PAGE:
What counts as street photography?
Unlike staged photography, street photography relies on the natural flow of urban environments, capturing life as it happens without disruption.
Often, street photographers aim to create a visual narrative that reflects society, culture, and the human condition by finding the extraordinary in the ordinary, leading to serendipitous instances that can unfold on any city street or public place.
The genre thrives on spontaneity and the photographer’s ability to observe and seize fleeting moments, often without the knowledge of the subjects. Street photography is different from photojournalism in that regard. This unobtrusive method allows the images to remain authentic and true to the reality being observed.
echnique and composition are crucial to conveying the message and emotion of the scene, with the photographer making quick decisions on framing, timing, and perspective to capture the decisive moment.
- What defines street photography?
- It emphasizes spontaneous, unmediated encounters and storytelling through images.
- A street photographer’s skill lies in observation, timing, and composition.
- If you’re interested in shooting the street and want to know how to get started in street photography you can read this guide I put together.
Origins and Evolution
In my exploration of street photography, I’ve learned that its roots lie in the curiosity to capture the candid essence of public life. This genre has evolved through the lens of numerous influential figures who have shaped its narrative across the decades.
Street photography’s history is fascinating, tracing back to advancements in portable camera technology in the late 19th and early 20th centuries which made spontaneous photography possible in urban settings. The practice began as an opportunity to document the burgeoning scenes of city life, often with a raw and honest portrayal. Charles Nègre is remembered for being one of the early pioneers, utilizing photography to capture daily life in the streets of Paris in the 1850s. Over time, the genre expanded, providing not only a visual account of society’s evolution but also serving as a reflective canvas to observe the human condition within the urban environment.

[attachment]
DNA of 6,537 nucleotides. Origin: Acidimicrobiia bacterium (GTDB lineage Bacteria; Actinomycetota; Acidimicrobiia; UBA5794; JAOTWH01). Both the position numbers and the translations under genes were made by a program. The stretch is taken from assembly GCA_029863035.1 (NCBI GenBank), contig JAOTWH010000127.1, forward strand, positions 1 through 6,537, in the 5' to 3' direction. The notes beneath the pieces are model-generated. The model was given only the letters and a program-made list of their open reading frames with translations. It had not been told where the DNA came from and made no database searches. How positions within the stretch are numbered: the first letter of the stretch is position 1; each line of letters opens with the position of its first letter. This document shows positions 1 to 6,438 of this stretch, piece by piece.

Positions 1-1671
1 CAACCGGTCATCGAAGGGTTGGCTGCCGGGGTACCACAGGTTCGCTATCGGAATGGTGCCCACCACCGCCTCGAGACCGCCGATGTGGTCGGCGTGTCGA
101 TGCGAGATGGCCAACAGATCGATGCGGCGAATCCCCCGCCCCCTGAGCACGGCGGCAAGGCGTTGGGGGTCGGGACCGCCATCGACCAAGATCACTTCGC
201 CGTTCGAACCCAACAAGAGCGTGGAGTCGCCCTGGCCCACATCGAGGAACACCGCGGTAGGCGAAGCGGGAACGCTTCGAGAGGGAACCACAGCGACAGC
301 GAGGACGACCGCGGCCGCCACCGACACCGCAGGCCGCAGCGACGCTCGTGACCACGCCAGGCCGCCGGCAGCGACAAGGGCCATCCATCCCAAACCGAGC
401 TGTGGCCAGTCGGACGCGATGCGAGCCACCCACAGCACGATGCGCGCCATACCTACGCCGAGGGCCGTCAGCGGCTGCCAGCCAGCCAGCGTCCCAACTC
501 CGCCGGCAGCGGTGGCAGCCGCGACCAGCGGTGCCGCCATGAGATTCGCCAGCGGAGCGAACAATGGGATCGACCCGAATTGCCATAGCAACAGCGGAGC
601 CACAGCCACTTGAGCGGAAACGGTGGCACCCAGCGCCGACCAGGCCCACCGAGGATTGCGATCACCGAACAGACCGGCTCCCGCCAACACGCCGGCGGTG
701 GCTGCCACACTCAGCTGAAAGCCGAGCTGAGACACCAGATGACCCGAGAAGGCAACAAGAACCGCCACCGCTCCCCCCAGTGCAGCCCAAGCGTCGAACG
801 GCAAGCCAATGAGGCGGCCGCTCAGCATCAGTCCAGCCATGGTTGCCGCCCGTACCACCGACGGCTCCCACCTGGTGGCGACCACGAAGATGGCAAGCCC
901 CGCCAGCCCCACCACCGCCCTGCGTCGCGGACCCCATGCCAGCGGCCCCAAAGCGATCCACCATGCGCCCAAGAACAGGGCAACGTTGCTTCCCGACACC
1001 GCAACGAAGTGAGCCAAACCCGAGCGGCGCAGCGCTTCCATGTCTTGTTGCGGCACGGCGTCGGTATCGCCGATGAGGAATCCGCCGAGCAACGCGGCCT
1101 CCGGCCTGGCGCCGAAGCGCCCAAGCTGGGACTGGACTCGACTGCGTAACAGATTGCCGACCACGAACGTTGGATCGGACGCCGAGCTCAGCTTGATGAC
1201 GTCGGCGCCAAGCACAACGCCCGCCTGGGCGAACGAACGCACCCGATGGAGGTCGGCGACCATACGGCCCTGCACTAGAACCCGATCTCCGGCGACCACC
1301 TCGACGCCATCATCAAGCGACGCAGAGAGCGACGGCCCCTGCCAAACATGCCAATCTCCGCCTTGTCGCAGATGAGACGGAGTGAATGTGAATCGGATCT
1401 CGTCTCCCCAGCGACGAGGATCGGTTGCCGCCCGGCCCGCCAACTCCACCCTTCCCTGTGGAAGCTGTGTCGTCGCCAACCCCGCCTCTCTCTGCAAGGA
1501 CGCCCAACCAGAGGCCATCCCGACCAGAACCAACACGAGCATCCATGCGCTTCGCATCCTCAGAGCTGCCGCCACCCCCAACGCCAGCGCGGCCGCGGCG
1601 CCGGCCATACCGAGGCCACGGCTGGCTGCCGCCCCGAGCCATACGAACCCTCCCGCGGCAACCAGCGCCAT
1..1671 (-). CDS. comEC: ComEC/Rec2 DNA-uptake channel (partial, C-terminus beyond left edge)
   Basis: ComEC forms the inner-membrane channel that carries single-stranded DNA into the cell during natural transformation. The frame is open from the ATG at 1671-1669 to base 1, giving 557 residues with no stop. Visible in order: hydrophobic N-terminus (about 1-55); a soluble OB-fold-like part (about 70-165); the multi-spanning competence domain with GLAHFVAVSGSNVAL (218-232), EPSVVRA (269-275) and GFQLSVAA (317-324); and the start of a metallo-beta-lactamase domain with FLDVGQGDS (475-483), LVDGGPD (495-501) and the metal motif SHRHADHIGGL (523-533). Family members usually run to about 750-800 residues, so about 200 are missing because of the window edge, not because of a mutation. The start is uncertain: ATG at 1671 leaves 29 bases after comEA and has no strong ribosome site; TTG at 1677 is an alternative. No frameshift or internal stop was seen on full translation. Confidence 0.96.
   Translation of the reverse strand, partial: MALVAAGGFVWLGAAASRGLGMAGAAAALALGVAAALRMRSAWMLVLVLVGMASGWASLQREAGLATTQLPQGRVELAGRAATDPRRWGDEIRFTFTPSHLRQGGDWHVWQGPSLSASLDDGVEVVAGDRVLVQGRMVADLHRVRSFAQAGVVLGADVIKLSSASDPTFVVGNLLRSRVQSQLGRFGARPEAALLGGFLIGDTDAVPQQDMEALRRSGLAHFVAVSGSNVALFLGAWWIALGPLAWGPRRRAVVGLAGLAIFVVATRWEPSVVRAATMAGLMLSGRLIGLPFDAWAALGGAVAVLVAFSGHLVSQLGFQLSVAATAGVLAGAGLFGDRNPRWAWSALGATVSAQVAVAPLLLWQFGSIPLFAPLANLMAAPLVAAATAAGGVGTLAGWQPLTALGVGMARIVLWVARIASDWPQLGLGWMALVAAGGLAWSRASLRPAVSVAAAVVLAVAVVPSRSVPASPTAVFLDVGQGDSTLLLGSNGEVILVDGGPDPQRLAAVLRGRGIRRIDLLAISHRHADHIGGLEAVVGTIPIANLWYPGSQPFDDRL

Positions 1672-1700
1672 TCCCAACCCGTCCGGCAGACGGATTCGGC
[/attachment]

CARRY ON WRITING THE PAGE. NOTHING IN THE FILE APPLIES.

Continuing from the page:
Eugène Atget, a Parisian photographer, meticulously documented the city in the early 1900s, often considered one of the forefathers of the genre. As the 20th century progressed, photographers like Henri Cartier-Bresson, Walker Evans, and Berenice Abbott contributed to the rich tapestry of street photography, marrying technique with storytelling. The migration from metal and glass plates to film encouraged this shift towards a more spontaneous and less contrived form of photography.
Each influential street photographer brought a distinct eye to the genre. Henri Cartier-Bresson, a French photographer, personified the concept of the “decisive moment,” capturing scenes that felt both fleeting and eternal. Walker Evans demonstrated a keen interest in American life during the Great Depression, blending documentary needs with a profound artistic sensibility. This leads naturally to the question who is the subject of street photography?
Moving through the 20th century, Garry Winogrand and Diane Arbus emerged as defining figures with their unique perspectives on American streets and societies. In the 1970s, William Eggleston revolutionized the genre by introducing bold color photography, challenging the then-dominant black and white aesthetic. Photographers like Vivian Maier, Martin Parr, Helen Levitt, Saul Leiter, Bruce Gilden, Daido Moriyama, André Kertész, and Brassaï also significantly impacted street photography, each with a different angle and approach.
- Martin Parr brought a satirical and anthropological eye to the British class system,
- Helen Levitt captured the theater of New York’s streets with a delicate concern for its inhabitants,
- Daido Moriyama showcased the contrast and grit of post-war Japan,
- Saul Leiter explored abstraction and color in urban landscapes, and
- Bruce Gilden distinguished himself with his confrontational close-ups of unsuspecting passersby.
Each of these photographers influenced how we interpret the fleeting moments of street life, broadening the definition and scope of what street photography could encapsulate.
Technique and Composition
In street photography, the convergence of technique and composition determines the impact of an image. I’ll discuss camera settings and equipment choices crucial for capturing vivid, candid moments, then delve into the interplay of light and shadow, as well as the critical aspects of framing and determining the perfect timing.